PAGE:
• Abri de Limbourg-Ferme (16/2)
  • Abri de Sponeck Auberge (18/2)

Third line (village line)[edit]

Peacetime barracks and support:

  • Casernement de Sundhouse
  • Casernement de Marckolsheim[1][5]

Sub-sector of Dessenheim[edit]

28th Fortress Infantry Regiment (28e Régiment d'Infanterie de Forteresse (RIF)), Lt. Colonel Roman

First line (riverbank line)[edit]

  • Casemate du Fort-Mortier (32/1)
  • Casemate du Pont-de-Bateaux-de-Neuf-Brisach (31/1)
  • Casemate du Pont-Rail-de-Neuf-Brisach (30b/1)
  • Casemate du Pont-Rail-de-Neuf-Brisach Nord (30/11)
  • Casemate du Pont-Rail-de-Neuf-Brisach Sud (29/1)
  • Casemate d'Ochsenkopf Nord (27/1)
  • Casemate d'Ochsenkopf Sud (24/1)
  • Casemate de Geiswasser Nord (23/1)
  • Casemate de Geiswasser Sud (22/1)
  • Casemate de Nambsheim Rhin (21/1)
  • Casemate de Steinhubel (17/1)
  • Casemate de Grossegrun (16/1)

Second line (infantry shelter line)[edit]

  • Abri du Cimitière-des-Juifs (21/2)
  • Abri de la Sirène (23/2)
  • Abri de Vogelgrün (24/2)
  • Abri de Geiswasser-Village (25/2)
  • Abri de Nambsheim-Digue (26/2)

Third line (village line)[edit]

  • Casemate de Kunheim Nord (29/3)
  • Casemate de Kunheim Sud (40/3)
  • Casemate de Biesheim Nord (41/3)
  • Casemate de Biesheim Sud (42/3)
  • Casemate d'Algolsheim Nord (47/3)
  • Casemate d'Algolsheim Sud (Est) (49/3)
  • Casemate de Nambsheim Nord (47/3)
  • Casemate de Balgau Sud (49/3)
  • Casemate de Fessenheim Nord (50/3)
  • Casemate de Fessenheim Sud (51/3)
  • Casemate de la Chapelle-Ste-Colombe (52/3)
  • Casemate de Blodelsheim Nord (53/3)
  • Casemate de Blodelsheim Centre (54/3)
  • Casemate de Blodelsheim Sud (55/3)[1]

Peacetime barracks and support:

  • Casernement de Fessenheim[5]


Geiswasser blockhouse

Battle of France[edit]

The French Rhine defenses did not see significant action until the middle of June 1940. By this time the main French army was in full retreat. The casemate lines along the Rhine were not supported by significant mobile forces or field artillery, which had been diverted to more urgent tasks. The casemates were designed to be mutually supporting, with fields of fire along the Rhine rather than across it. The first line was exposed to enemy fire from across the Rhine, a distance of a few hundred meters. German forces, under General Dollmann, amounted to seven divisions of the Seventh Army, supported by about three hundred artillery pieces.[6]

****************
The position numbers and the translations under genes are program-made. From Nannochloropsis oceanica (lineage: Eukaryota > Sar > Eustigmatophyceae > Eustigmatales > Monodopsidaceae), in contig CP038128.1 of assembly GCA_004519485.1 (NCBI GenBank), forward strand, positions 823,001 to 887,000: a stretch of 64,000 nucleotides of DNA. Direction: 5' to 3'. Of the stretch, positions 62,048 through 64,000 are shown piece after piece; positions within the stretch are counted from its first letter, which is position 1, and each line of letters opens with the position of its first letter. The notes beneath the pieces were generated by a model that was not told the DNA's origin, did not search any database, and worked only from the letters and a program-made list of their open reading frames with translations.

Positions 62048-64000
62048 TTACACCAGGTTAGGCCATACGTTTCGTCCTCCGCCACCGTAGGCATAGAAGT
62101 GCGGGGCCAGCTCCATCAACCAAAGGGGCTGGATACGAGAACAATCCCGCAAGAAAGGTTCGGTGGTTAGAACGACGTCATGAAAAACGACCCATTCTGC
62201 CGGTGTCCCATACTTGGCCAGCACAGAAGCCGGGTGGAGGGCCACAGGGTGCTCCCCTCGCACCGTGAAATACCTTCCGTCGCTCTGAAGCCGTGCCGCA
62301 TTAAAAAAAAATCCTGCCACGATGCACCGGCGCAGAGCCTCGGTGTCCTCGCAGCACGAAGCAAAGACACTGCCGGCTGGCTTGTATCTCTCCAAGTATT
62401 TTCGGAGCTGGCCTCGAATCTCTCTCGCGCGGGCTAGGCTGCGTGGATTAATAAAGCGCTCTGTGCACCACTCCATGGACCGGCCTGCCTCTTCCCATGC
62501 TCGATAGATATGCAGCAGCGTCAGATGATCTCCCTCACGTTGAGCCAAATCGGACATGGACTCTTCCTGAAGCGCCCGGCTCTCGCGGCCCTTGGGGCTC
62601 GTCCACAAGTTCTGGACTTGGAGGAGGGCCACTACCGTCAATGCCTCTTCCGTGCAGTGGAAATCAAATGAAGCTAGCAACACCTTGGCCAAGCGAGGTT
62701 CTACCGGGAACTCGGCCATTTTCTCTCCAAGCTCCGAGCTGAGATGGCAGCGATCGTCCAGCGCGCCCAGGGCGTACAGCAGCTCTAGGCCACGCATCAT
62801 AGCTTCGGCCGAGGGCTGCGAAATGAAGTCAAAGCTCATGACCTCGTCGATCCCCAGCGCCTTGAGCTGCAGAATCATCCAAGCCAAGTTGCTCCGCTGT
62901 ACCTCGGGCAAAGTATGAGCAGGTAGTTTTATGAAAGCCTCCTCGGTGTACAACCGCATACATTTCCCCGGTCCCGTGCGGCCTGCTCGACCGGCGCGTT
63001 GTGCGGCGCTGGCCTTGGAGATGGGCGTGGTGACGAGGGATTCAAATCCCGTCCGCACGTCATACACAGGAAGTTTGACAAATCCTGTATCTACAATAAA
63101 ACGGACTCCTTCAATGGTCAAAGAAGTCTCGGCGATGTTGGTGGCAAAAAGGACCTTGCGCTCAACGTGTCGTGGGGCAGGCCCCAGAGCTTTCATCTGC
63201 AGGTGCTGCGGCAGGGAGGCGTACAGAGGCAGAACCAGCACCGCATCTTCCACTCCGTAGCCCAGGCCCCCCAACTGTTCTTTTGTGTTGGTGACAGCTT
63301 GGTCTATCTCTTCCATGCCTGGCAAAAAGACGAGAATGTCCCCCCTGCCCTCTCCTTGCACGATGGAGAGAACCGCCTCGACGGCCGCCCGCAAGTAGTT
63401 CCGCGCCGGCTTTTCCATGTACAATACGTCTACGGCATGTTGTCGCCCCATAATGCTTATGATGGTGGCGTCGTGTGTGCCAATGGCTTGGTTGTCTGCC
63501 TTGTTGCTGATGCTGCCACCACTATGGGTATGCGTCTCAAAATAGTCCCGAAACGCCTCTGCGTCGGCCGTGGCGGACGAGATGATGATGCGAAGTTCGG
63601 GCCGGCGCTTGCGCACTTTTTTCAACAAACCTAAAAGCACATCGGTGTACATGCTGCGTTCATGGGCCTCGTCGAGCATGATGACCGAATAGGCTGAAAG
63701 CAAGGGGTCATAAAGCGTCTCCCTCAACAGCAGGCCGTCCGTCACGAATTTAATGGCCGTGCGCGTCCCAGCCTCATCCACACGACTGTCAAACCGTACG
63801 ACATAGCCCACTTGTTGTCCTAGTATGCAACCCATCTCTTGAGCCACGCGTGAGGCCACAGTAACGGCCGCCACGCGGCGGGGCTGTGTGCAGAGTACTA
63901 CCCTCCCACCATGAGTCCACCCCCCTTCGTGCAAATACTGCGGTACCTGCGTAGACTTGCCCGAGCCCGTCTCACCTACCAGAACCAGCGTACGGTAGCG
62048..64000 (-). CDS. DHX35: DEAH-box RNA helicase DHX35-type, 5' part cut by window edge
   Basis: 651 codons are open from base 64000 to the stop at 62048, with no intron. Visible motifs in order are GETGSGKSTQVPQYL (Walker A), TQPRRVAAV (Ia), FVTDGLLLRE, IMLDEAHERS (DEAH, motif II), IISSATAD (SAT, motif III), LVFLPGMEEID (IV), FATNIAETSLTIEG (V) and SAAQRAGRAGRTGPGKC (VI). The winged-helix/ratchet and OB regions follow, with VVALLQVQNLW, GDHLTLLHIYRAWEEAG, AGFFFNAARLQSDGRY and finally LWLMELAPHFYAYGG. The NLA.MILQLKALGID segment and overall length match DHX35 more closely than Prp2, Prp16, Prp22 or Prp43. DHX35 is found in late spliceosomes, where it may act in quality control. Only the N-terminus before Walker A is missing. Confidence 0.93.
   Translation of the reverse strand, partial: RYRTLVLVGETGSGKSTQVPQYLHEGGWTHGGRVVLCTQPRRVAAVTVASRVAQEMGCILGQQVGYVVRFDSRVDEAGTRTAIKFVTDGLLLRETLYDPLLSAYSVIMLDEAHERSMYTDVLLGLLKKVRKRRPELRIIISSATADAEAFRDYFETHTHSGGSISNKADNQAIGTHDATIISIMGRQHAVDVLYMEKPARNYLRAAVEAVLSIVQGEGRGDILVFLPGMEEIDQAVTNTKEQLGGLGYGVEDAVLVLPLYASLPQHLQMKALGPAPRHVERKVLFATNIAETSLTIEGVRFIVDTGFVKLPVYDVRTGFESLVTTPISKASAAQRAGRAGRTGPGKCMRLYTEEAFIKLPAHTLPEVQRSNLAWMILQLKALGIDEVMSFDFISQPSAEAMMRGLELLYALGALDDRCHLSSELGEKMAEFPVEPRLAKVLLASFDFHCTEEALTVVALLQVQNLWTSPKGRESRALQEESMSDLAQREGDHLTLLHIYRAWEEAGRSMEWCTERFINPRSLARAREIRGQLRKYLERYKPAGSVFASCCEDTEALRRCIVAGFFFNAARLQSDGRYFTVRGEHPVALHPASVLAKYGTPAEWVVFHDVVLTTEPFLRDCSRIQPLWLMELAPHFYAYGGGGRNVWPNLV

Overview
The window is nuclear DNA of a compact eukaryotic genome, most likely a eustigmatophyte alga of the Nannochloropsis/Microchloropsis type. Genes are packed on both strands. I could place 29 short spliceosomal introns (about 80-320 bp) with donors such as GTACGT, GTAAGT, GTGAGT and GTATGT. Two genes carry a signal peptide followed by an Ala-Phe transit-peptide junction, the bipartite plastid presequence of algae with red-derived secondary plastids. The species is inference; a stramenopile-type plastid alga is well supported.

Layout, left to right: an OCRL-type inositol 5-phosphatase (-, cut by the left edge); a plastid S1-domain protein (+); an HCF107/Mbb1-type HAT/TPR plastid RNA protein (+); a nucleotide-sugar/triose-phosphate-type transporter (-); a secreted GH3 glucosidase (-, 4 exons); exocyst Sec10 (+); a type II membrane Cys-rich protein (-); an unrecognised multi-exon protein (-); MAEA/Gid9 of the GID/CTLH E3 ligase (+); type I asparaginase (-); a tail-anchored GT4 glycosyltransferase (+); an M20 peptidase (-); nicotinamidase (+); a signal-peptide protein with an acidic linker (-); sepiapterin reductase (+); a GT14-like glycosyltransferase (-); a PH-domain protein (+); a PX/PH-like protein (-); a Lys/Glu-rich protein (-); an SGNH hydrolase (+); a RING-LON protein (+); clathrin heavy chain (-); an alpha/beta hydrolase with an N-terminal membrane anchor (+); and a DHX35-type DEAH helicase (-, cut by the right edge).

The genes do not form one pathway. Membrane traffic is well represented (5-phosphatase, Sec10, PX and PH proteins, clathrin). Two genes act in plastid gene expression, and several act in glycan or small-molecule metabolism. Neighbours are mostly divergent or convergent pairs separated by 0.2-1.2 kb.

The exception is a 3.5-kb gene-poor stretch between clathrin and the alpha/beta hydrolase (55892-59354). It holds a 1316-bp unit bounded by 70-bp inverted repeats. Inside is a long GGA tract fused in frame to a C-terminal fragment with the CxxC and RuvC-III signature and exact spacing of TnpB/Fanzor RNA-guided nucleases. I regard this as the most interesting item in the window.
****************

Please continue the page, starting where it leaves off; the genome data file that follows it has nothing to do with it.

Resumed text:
The codename Kleiner Bär ("Little Bear" or "Lesser Bear") was given to the planned German cross-Rhine operation. The initial attack started at 0900 (some sources say 1000) on 15 June with artillery bombardments. 8.8 cm guns concentrated on the French positions just across the river, destroying many in a few minutes.[7][8] At 0920 the first assault crossed the river, composed of the German 218th Infantry Division at Schoenau, the 221st Infantry Division at Limbourg and the 239th Infantry Division at Sponeck. Supporting operations were carried out by the 554th ID at Neuf-Brisach and the 557th ID at Rhinau in the Lower Rhine sector.[8]

In most locations the French were unable to mount a serious defense, lacking artillery support and mobile forces. Riverbank positions were cleared quickly or destroyed by the Germans. The strongest resistance was posed by Casemate Schoenau Sud, which caused the 218th ID to suspend a portion of its crossing operations. Stronger resistance came from the third defensive line, supported by interval troops.[8] Heavy fighting took place around Neuf-Brisach, where the German 554th ID's 623rd Infantry Regiment encountered Casemate Fort-Mortier and its supporting troops from the 28th RIF. The 623rd was pinned to the riverbank. The 557th ID's attack at Rhinau was intended to be a diversionary attack, but it produced significant success. The artillery bombardment and infantry attack destroyed most French positions, with only Casemate Rhinau Sud holding out through the day. Several positions in the third line were taken by the Germans on the 15th at Rhinau. In all, at the end of 15 June, German forces held a shallow bridgehead 30 kilometres (19 mi) wide, extending to the third line, about 4 kilometres (2.5 mi) back from the riverbank. The Germans used the night to land reinforcements.[9]